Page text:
There are several factors which go into providers’ decision of whether or not to prescribe an opioid, including the patient’s subjective description of their pain, the provider’s background and experience, the specific health system in which a provider practices and the U.S. health system as a whole, Sites said.

A person with anxiety or depression might be more likely to have a condition known as “pain catastrophizing,” in which people dwell on or feel hopeless about their pain, Sites said.

If patients have anxiety or depression, it’s also possible that their condition might make physicians more likely to prescribe opioids out of empathy, Sites said.

Physicians may also be motivated by a payment structure that is tied to patient satisfaction scores, he said.

“Patients are often happier when they get things,” Sites said.

Lastly, Sites said there may be a short-term antidepressant effect of opioid use that makes those with depression want to continue to use opioids once they start.

To address the overprescription problem, Sites suggests that physicians need more ready access to alternatives to opioids such as cognitive behavioral therapy, acupuncture, acupressure, massage therapy, physical therapy and nonopioid pharmaceuticals that are effective.

“You need infrastructure and funding to make those things available,” he said.

The goals of opioid therapy also need to be more clearly defined, Sites said.

Identifying those who are more likely to be affected by the opioid epidemic should make it easier for future researchers to find solutions to the problem, Sites said.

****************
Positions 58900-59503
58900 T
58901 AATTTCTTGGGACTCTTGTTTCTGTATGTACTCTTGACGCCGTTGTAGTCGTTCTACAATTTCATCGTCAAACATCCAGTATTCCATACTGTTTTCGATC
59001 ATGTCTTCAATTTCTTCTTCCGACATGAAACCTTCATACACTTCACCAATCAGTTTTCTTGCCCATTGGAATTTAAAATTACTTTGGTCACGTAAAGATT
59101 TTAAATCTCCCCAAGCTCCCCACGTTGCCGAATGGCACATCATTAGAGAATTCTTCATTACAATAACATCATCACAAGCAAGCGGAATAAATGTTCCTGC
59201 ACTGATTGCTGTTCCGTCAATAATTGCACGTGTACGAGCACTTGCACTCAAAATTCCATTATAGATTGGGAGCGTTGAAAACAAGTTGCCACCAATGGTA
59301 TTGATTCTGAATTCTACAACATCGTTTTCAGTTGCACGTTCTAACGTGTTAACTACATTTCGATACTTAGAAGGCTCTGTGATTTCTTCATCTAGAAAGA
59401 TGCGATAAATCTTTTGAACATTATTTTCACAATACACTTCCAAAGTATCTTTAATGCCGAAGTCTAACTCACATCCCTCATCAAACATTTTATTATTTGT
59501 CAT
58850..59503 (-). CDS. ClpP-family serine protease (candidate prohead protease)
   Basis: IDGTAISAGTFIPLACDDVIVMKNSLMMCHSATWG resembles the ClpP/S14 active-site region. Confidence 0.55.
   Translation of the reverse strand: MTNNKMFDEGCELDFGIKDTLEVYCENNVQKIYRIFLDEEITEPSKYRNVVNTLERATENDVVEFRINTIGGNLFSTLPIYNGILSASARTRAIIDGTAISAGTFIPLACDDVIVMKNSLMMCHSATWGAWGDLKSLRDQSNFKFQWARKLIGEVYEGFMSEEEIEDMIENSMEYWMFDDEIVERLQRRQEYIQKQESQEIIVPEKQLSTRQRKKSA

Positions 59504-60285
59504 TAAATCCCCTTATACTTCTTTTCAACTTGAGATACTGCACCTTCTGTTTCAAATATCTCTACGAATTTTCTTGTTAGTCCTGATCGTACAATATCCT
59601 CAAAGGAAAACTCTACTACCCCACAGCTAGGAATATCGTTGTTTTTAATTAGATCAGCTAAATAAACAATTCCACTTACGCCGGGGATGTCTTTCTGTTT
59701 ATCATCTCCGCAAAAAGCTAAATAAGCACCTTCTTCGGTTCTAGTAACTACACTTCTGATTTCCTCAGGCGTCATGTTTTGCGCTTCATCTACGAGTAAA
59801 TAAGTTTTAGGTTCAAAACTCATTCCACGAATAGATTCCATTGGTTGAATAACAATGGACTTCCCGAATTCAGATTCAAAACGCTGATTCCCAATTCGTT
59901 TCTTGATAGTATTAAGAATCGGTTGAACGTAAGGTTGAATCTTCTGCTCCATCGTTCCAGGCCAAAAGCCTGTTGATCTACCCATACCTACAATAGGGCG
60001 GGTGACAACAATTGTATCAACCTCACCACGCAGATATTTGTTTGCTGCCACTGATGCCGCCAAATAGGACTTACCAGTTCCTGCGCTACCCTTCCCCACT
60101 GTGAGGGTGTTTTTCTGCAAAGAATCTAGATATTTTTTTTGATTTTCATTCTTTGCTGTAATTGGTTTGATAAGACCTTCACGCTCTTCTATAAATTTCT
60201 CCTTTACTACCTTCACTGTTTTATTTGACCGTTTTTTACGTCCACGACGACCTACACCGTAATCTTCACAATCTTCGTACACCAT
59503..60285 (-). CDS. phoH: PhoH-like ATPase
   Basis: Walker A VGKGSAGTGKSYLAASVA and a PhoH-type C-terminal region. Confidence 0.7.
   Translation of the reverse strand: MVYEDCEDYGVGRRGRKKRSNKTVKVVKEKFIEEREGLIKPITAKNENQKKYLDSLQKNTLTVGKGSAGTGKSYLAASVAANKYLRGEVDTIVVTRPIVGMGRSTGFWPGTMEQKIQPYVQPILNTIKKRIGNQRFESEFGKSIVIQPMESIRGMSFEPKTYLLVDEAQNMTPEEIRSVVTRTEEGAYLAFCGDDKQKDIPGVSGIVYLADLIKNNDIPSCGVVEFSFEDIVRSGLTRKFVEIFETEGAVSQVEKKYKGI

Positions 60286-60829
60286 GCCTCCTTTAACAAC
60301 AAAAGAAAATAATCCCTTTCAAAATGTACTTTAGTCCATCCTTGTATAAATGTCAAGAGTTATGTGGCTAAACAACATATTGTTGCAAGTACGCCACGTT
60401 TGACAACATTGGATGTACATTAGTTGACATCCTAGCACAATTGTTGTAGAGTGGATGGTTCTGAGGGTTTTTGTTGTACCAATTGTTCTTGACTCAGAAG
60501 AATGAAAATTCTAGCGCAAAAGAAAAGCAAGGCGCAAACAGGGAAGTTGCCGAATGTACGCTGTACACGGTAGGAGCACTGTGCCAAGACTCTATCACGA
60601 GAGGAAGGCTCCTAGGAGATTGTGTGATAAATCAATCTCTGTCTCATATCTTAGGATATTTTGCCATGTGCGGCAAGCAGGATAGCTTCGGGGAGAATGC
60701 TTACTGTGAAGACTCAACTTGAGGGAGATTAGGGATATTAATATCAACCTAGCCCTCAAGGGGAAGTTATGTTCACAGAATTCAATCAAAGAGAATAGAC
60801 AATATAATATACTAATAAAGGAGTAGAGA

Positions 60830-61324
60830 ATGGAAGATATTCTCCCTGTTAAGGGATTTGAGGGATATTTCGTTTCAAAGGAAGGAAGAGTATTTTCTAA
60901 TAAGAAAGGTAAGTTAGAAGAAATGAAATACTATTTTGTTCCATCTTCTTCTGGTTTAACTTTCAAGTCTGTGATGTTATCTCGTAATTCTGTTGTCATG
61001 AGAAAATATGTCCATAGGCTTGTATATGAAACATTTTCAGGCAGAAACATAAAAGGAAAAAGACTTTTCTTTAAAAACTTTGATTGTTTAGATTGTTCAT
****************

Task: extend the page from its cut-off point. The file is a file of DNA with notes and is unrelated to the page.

“It may be that really what we need to do is treat mental illness better,” he said.

Lawmakers took note of Sites’ study on Monday. In separate statements, U.S. Rep. Annie Kuster, D-N.H., and Sen. Maggie Hassan, D-N.H., both highlighted its findings.

Kuster described the value of maintaining access to mental health care in a press conference held at Dartmouth-Hitchcock in Nashua on Monday, with Sites in attendence.

Both Kuster and Hassan voiced concerns about Republican efforts to replace the Affordable Care Act, which they fear would reduce insurance coverage for mental health services.

“Sadly, the Republican healthcare bills would strip the requirement that these services be included in coverage,” Kuster said in a release. “We know there are improvements that can be made to our current system, but we can’t do this at the expense of those who need this care the most.”

Hassan said she opposes proposed cuts to Medicaid that would affect coverage of mental health and substance abuse services.

“As we work to combat the horrific substance misuse crisis that is devastating our communities and taking a major toll on our economy in New Hampshire, this study highlights how dangerous Trumpcare, which includes massive cuts to Medicaid, would be for our state,” Hassan said in a release.

“We need a comprehensive, holistic approach to combating this epidemic that addresses the underlying causes of addiction, including mental health issues.”

Staff Writer Nora Doyle-Burr can be reached at ndoyleburr@vnews.com or 603-727-3213.